September 15th, 2013, 06:19 AM
General CSS Help required
Having coded websites from home for nearly 20 years (with no education) and after 34 years in computers I realised that organising layout with html tables is not how it is supposed to be done. Even if it can be done with tables and nesting tables in tables and a lot of thought into things like colspan it quite often fouls up resulting in hours of problem solving. I am not where I would like to be with CSS skills but have decided to migrate my websites to css layouts from table layouts. My first impression is if "css" could sing it would be singing "Anything you can do I can do better" at "tables".
I signed up here yesterday and received helpful answers within hours.
I have always marvelled at how so many people are prepared to help total strangers in many different areas. I was a prolific usenet user (asking, answering and discussing a variety of issues and topics) in the 90's and early 2000's. It really does give hope for the human race that otherwise seems to be full of prejudice and discrimination. People often say irl but sometimes I wonder if our internet collectivness is not more true to human values than the terroism and violence that take up so much of our news screens today. As a newbie to css and this forum I would not want to overstep the mark and ask too many daft questions over the coming weeks. (I have 3 websites to recode and a new one to set up).
My question is a general one about CSS Help.
Can anyone can point me in the way of some good tutorials and maybe a couple of books I can order? I'd like to get most of the CSS way by myself and just ask the occasional question in these forums.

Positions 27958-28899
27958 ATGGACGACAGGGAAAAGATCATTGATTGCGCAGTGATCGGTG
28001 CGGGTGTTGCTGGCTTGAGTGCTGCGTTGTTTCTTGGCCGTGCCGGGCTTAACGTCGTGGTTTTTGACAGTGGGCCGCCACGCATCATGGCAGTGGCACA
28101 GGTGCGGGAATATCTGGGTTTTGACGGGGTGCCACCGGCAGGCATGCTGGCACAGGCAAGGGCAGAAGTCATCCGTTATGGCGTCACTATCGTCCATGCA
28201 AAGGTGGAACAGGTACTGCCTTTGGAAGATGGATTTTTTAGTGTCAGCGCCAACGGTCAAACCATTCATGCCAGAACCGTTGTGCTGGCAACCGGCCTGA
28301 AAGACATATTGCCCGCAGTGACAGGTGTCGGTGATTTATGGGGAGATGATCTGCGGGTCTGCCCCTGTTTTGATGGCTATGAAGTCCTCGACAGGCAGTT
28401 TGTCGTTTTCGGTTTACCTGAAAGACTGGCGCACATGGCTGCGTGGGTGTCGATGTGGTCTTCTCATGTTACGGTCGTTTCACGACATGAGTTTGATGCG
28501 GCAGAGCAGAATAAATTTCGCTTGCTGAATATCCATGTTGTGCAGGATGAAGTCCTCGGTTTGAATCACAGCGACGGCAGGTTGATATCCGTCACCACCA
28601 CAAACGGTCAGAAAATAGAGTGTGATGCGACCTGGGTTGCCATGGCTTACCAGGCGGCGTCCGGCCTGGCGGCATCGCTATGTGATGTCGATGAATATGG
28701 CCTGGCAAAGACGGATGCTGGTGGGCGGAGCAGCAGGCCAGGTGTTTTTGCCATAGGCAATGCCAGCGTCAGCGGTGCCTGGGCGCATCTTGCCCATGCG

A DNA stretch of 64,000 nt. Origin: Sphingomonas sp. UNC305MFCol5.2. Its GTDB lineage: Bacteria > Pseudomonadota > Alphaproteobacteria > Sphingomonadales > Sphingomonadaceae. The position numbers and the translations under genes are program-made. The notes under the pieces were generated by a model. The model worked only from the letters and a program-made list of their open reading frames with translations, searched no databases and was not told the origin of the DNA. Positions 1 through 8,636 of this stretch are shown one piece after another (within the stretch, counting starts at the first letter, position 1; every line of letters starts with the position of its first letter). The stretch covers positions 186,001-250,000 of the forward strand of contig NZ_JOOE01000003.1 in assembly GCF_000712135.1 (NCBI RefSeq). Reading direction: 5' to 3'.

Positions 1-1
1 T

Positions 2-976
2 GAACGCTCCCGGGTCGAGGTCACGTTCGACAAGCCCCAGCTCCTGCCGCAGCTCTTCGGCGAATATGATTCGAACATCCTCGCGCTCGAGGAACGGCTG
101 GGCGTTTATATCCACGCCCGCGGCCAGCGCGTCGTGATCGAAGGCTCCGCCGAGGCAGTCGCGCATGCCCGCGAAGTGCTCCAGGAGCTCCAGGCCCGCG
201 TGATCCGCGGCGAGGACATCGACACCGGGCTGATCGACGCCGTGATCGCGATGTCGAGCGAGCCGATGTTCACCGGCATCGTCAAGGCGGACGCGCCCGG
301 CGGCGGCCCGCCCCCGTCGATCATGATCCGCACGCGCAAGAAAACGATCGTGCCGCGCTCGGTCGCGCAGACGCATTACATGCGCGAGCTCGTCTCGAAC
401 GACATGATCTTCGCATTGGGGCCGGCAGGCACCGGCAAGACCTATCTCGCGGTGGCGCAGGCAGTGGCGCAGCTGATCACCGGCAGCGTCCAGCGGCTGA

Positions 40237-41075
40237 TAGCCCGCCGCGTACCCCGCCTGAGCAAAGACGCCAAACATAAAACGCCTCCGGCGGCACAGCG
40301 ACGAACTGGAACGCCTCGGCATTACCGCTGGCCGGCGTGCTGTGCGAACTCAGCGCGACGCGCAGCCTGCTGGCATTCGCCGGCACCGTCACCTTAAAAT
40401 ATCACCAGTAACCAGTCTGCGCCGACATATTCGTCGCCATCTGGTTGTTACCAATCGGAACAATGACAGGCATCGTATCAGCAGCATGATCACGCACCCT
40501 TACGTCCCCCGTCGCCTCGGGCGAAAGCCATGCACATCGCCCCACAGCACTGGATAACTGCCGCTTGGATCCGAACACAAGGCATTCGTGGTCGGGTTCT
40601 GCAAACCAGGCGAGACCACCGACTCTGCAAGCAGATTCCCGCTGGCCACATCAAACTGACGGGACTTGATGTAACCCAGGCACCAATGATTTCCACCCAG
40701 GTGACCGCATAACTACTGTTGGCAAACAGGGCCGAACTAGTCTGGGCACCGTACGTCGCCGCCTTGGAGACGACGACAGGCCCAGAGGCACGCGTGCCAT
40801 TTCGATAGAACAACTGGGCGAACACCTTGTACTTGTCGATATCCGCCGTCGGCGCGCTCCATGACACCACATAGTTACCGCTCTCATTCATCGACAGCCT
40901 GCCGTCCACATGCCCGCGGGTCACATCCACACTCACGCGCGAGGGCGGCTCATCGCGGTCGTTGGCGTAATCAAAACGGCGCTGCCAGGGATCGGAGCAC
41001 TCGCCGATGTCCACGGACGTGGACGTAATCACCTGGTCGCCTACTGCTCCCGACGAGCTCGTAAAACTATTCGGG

Last edited by GarryJones61; September 15th, 2013 at 06:20 AM.
Reason: Better title
September 15th, 2013, 01:57 PM
Designing with Web Standards
Is my markup semantically correct?
Is my css scalable?
Is my content accessible to all browsers and devices?
If you follow these rules you will do alright.
This book changed the way I think about html and css. It really is the perfect starting point for designing on the web.
Designing with Web standards
The toughest part about starting with css I think is getting a grasp on how floats and positioning work. Once you have that down, things become a lot easier.
and this is also key:
Do Websites need to look the same in every browser
September 15th, 2013, 03:37 PM
I noticed that this is the 3rd edition of the book and it was published in 2009. Should I be wary of following a book that is four years old? Has there been any major new innovations in css and html5 since the book was published?
Originally Posted by Paul-Ninja
Would other similar books published more recently be better? If so can anyone point me in that direction.
Cheers for any help
September 15th, 2013, 09:50 PM
September 17th, 2013, 05:26 AM
There is no need to order for books, just Google it, and you will find plenty of tutorial websites. And also YouTube is the best source of tutorials.
Originally Posted by GarryJones61
September 17th, 2013, 07:11 PM
One thing though is that the average book seems to be of higher quality than the average website that claim to teach these things. And one advantage of (print) books is that you can always see the publication date. Many websites don't indicate when their content was written and so unsuspecting beginners have no clue that the content has been outdated for a long time.
Originally Posted by JackSmith012